. Disclaimer: Views presented in this blog are those of Roger German. They do not represent the views or opinions of the U.S. Peace Corps or the Government of the United States.
I was talking to my friend Rudy today at Luky’s, his variety store and internet lab. He’s business smart, hardworking. He is always looking at ways to improve his business, and how to boost business in Benque Viejo in general. One of those men who, in the US, would be a member of the Chamber of Commerce, the Optimists Club, Rotary Club, building up everyone for the benefit of all. You would know him in an instant in a coffee shop in rural Nebraska.
His Catholic faith is deep and sure, and as a matter of course attended each of the 9 days of Novena to Our Lady of Mount Carmel, meeting at four in the morning for prayer before work. But I know that faith by how he lives his life and conducts his business.
He’s a member of the Mount Carmel Credit Union here in town, built on the savings and confidence of some 1,900 members, the same Credit Union now on life support. It seems in 2002 or 2003, $500,000 disappeared from the books. And a $700,000 loan made about the same time has never been repaid. Three members of the Board of Directors were charged with embezzlement, but the case was dropped. It’s a small credit union, and when $1.2 million goes missing, it leaves a big hole. I met another man who runs a small bar up on Riverside, who put 5 kids through school using this Credit Union, and he’s pretty frustrated with how it’s been handled and has been trying to get his money out. But not Rudy.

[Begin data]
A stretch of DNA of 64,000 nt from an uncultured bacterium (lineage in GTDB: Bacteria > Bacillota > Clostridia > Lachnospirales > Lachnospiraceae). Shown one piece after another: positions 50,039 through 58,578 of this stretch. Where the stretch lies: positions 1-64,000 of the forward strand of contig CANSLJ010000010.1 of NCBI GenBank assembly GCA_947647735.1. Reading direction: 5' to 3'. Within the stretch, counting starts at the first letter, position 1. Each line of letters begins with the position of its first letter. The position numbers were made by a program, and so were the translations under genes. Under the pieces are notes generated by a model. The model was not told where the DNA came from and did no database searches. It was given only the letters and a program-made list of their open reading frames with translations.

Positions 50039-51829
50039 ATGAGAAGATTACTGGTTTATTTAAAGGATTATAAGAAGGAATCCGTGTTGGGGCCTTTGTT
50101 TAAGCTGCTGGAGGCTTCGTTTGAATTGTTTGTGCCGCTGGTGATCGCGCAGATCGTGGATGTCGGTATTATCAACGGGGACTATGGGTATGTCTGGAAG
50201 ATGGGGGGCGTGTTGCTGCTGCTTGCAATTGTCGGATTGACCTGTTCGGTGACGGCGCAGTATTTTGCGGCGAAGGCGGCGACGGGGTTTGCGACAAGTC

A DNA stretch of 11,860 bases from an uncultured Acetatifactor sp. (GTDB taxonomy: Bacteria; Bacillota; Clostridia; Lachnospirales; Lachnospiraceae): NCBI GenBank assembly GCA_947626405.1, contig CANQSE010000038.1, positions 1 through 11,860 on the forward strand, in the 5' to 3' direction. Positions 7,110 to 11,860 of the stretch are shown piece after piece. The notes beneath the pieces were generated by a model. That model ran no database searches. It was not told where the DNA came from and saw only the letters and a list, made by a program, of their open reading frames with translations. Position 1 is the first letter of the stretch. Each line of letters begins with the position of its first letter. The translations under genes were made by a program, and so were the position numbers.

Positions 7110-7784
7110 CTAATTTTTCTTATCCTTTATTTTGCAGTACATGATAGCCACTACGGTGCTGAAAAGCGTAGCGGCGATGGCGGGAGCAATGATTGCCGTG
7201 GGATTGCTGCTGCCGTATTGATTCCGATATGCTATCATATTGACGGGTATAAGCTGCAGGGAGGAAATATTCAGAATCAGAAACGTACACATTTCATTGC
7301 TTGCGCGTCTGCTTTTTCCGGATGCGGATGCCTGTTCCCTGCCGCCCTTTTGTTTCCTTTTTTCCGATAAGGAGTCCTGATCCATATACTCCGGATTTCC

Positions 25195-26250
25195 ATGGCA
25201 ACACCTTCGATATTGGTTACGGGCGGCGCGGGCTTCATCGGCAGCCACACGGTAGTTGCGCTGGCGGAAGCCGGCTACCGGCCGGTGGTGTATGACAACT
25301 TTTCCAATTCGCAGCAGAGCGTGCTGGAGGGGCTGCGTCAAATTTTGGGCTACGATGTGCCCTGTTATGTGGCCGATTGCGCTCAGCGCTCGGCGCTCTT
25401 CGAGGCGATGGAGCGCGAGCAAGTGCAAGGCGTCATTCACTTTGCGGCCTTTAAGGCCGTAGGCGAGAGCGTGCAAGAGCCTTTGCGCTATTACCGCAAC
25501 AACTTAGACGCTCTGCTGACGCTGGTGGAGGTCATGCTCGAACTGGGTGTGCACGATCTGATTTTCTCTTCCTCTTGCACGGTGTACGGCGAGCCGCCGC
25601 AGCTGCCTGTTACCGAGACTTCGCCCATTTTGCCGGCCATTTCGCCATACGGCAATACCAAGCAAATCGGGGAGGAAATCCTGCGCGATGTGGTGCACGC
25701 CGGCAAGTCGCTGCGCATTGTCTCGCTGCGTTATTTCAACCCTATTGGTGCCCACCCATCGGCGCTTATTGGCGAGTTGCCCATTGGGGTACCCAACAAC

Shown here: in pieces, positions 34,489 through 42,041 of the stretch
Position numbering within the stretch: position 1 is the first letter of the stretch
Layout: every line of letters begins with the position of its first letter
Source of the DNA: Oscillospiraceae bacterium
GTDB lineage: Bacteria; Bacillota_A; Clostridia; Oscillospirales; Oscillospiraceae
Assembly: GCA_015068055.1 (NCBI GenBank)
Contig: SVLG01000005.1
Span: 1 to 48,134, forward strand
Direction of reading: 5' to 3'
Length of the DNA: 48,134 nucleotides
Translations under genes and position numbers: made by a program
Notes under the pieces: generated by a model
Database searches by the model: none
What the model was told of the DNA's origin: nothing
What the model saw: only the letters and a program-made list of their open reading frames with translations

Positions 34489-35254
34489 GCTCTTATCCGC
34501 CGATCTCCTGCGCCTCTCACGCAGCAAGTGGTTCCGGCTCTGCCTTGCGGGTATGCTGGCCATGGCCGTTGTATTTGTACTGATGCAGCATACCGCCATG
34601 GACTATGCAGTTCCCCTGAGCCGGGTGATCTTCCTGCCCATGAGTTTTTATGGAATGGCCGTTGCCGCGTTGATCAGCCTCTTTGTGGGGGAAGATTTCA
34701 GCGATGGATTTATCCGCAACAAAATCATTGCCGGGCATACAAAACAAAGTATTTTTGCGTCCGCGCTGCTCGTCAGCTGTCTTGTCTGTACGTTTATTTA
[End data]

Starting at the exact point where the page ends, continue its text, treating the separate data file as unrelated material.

He’s working to be part of the solution, volunteering to be on the Advisory Committee that’s working on breathing life back into it. As the editor of the local newspaper El Chiclero, I questioned him on several occasions about the lost money, where it went, why the case was just “dropped.” But he wanted to talk about the future, about how to fix the problem. Benque is a small town. I am quite sure Rudy knows where most of the money went, who was involved. He knows where his efforts are best utilized, and digging around in that particular pile of manure would not come to any good right now. Instead, he’s working to restore faith in the Credit Union, the new management, better checks and balances. And faith is something he has.
I don’t know for sure, but I think Rudy is about my age, give or take a few years, but he reminds me of my Dad and my Grandpa German. All three men deeply interested in building community with little thought of personal gain. Separated by several borders and thousands of miles, but of a similar heart.